A Web of Things Gateway for the Raspberry Pi From Mozilla
While they might be network enabled, a lot of today’s Internet of Things ‘smart devices’ make use of a variety of protocols and radio stacks—from NFC, to Bluetooth, to Zigbee and Z-Wave—that don’t necessarily allow them to directly connect to the Internet.
So for at least 10 years now there has been a vocal faction arguing that we should settle on the existing web standards and tools as a single unifying substrate for connected devices to talk to one another and the Internet—and to differentiate it from a more general Internet of Things vision this has been dubbed the ‘Web of Things.’
With the concept of the web itself under threat from native apps, desktop browsing in decline, and the web more-or-less unusable on mobile platforms this idea isn’t necessarily as cut-and-dried as it appeared ten years ago. However at the tail end of last month it received a boost as the Mozilla Foundation launched their Project Things.
While still in early stages the project launch was accompanied by the release of a Things Gateway, a fully open-source implementation of a Web of Things gateway to help bridge existing Internet of Things devices onto the web. At the moment the gateway only supports Zigbee and Z-Wave smart plugs, but other devices should be supported soon. Built on top of the Raspberry Pi you’ll need a Digi XStick (ZB mesh version) for ZigBee support, and the Aeotec Z-Stick (Gen5) for Z-Wave—although other OpenZWave compatible dongles may also work.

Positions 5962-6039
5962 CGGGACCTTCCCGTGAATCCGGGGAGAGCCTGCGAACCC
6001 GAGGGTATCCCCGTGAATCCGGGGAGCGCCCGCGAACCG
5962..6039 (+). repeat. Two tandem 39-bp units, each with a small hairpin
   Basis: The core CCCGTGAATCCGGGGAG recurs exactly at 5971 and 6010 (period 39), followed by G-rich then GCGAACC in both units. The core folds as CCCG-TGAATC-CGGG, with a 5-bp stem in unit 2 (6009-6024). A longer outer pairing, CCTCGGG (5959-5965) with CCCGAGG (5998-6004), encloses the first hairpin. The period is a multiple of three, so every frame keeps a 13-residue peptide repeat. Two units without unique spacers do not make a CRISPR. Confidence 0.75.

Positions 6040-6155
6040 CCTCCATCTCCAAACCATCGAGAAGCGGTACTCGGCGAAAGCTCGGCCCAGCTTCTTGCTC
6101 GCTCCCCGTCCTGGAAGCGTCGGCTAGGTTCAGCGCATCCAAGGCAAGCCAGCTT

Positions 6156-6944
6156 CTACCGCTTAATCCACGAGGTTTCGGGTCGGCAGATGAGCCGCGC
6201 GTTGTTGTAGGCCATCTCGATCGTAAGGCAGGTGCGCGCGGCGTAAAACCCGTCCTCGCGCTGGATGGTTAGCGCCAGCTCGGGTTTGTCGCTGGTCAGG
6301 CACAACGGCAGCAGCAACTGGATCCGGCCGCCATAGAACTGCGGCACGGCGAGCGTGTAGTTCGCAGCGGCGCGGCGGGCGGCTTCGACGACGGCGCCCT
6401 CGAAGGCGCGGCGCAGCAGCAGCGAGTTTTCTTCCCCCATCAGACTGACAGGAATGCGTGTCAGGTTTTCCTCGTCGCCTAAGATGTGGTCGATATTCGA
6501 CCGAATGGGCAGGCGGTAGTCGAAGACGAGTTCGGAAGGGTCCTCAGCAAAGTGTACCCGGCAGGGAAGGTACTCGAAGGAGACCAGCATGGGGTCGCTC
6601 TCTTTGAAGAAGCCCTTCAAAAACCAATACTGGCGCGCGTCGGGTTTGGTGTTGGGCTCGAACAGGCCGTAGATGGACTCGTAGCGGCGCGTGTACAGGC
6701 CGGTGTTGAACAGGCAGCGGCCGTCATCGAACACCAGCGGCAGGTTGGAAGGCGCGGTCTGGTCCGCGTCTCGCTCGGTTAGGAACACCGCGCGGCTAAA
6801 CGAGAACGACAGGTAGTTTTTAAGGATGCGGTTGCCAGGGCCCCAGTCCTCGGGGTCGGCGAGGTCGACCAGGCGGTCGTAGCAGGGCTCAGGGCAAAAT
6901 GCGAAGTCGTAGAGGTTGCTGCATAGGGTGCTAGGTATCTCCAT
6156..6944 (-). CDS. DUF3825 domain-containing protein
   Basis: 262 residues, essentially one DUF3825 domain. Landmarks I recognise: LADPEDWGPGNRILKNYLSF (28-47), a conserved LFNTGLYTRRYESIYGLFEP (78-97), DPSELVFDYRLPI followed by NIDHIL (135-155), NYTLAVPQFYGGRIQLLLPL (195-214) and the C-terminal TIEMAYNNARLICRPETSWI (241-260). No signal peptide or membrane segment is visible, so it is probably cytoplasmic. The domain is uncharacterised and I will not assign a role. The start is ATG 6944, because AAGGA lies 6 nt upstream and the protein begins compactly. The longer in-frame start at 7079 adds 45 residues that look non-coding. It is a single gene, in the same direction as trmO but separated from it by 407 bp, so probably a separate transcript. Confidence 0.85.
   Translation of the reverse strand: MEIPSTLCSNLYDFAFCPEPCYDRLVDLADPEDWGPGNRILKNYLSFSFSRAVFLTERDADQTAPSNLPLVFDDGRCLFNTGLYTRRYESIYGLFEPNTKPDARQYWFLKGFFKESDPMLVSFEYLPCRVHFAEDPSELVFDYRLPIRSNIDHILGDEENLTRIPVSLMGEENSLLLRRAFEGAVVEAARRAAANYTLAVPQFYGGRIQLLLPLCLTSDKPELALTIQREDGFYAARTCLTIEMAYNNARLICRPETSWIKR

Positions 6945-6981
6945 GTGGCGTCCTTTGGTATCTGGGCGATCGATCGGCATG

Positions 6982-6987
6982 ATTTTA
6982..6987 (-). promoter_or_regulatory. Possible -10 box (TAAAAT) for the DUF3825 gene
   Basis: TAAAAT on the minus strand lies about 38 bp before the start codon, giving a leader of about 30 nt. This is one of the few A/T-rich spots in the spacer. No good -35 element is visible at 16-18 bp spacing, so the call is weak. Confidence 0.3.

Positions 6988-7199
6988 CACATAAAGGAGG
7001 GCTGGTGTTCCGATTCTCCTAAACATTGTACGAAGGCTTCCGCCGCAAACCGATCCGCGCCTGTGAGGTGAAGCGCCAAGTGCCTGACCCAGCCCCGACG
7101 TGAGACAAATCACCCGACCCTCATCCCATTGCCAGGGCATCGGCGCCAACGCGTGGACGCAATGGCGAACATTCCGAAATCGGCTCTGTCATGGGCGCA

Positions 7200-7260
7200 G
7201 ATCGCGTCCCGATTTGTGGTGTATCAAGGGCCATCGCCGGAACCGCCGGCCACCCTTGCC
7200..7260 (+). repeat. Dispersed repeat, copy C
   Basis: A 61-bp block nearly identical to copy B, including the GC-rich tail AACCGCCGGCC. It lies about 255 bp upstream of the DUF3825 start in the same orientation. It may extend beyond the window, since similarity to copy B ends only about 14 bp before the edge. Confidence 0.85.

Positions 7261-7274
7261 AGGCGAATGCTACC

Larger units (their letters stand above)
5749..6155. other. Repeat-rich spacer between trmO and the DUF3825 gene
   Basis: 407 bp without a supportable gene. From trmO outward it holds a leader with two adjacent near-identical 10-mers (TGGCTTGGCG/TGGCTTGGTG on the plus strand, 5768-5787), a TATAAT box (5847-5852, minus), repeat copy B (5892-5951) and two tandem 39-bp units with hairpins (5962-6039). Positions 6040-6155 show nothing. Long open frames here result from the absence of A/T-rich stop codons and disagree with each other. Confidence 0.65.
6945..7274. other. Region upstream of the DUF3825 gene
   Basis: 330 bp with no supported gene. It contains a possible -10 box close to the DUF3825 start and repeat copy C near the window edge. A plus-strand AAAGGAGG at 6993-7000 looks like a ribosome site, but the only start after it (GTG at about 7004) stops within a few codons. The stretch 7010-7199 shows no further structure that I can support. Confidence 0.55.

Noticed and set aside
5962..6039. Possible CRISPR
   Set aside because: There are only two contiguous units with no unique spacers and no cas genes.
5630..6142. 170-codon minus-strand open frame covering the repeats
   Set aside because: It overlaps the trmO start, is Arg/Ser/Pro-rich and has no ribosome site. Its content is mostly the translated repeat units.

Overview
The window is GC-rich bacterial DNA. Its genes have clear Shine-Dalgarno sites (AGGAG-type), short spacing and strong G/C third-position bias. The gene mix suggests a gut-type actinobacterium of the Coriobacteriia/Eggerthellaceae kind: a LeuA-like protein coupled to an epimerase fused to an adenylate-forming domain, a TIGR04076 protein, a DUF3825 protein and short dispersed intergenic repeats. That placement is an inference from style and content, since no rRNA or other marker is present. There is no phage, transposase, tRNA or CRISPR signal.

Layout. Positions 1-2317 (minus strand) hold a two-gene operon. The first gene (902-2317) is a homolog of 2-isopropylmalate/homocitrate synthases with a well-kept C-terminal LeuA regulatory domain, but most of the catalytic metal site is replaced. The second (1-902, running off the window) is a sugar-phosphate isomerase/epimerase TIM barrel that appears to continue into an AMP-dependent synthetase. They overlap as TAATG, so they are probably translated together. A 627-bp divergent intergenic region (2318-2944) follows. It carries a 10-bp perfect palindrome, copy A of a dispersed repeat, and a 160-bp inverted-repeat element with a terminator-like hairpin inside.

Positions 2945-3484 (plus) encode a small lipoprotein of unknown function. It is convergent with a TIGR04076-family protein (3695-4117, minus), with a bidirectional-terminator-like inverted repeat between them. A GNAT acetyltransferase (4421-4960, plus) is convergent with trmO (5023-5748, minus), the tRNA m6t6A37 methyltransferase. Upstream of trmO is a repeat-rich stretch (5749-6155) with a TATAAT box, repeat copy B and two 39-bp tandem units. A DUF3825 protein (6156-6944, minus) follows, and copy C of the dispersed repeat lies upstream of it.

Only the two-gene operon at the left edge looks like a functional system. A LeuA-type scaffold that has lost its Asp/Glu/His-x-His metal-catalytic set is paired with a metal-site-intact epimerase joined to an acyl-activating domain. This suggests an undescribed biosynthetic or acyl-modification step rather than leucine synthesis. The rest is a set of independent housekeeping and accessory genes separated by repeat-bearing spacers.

In the future the project also hopes to develop a Things Cloud—a collection of Mozilla-hosted cloud services to help manage a large number of smart devices over a large geographic area—and frameworks to help create smart devices which directly connect to the Web of Things.
However right now if you want to develop your own Web of Things device Mozilla have published a draft Web Thing API specification which includes a Web Thing Description format based on JSON and a REST along side a WebSockets Web Thing API.
While I think there’s always going to be a place for smart devices that don’t talk to the web—the temptation by manufacturers to shave a few more cents off the bill of materials of a smart device by using cheaper and less capable processors will always win out over web services and state-of-the-art cryptography—I do think that in the future we’ll see the web protocols used far more for machine-to-machine communication than machine-to-human.
That means we’re probably always going to need gateway devices, boxes to bridge between local ad-hoc networks that might be using two, or even three, different protocols and the ‘real’ network—the one we’re familiar with, the Internet. Mozilla’s Things Gateway is a good step to making that easy and bringing the Internet of Things future just a little bit closer.